NICODEMUS (Νικόδημος, Nikodēmos). An influential Pharisee and member of the Sanhedrin who showed interest in Jesus’ teaching and possibly became a believer.
Nicodemus in the Gospel of John
John is the only Gospel that mentions Nicodemus. Tenney identifies Nicodemus as “a secret disciple whose faith grew slowly” (Tenney, EBC, 186). Nicodemus’ relationship with Jesus develops over three episodes:
• John 3:1–21: Nicodemus comes to Jesus during the night and learns about the necessity of new birth. He honors Jesus by calling him “Rabbi” and acknowledges that Jesus comes from God (John 3:2). Although some scholars suggest that Nicodemus visits Jesus at night (John 3:2) to avoid being seen with him, Borchert says that the imagery of darkness represents Nicodemus’ unbelief or doubt (Borchert, NAC, 170). Nicodemus struggles to understand Jesus’ explanation that he must be born again to enter the kingdom of God: “Birth for him apparently was limited to physical birth” (Borchert, NAC, 173).
• John 7:50–52: Nicodemus somewhat defends Jesus before the Pharisees at the Festival of Booths. When other Pharisees speak against Jesus and seek His arrest, Nicodemus argues that Jesus should receive a fair trial according to Jewish law. The text does not clarify his motives. Borchert suggests that, as a fair-minded member of the Sanhedrin, Nicodemus is urging just treatment for the accused (Borchert, NAC, 294). Tenney, while acknowledging that Nicodemus’ question “was not an open declaration that he had faith in Jesus,” allows more room for the possibility that Nicodemus sympathizes with Jesus: “Nicodemus may have felt that if he championed Jesus’ cause unequivocally, he would lose his case; but if he raised a legitimate legal objection, he might prevent drastic action” (Tenney, EBC, 88).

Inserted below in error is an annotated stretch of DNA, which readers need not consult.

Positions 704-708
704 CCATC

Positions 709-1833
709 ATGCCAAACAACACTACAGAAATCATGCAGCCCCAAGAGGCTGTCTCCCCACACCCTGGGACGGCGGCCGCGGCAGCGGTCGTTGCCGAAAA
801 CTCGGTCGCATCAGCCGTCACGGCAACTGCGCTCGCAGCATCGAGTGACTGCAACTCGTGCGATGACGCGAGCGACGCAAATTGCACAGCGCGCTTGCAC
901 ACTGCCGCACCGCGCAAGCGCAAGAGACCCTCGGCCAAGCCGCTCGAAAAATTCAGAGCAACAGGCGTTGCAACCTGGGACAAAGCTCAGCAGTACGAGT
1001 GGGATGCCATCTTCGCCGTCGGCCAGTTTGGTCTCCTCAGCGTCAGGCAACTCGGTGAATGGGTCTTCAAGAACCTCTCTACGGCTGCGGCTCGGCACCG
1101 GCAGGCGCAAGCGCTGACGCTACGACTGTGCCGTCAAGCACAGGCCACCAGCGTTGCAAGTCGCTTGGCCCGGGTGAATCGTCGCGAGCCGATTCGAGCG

• John 19:39–42: Nicodemus brings about 75 pounds of myrrh and aloes to prepare Jesus’ body for burial. The account identifies Joseph of Arimathea as a disciple of Jesus (John 19:38), but it offers no clear statement of Nicodemus’ faith. However, the surprising amount of spice indicates that Nicodemus ultimately recognizes Jesus as king. Borchert says, “it was enough spice to bury a king royally. The Johannine Death Story thus makes clear that Jesus was a King” (Borchert, NAC, 281). Tenney says the extravagant quantity of spice shows not only Nicodemus’ great wealth but also his appreciation of Jesus (Tenney, EBC, 186).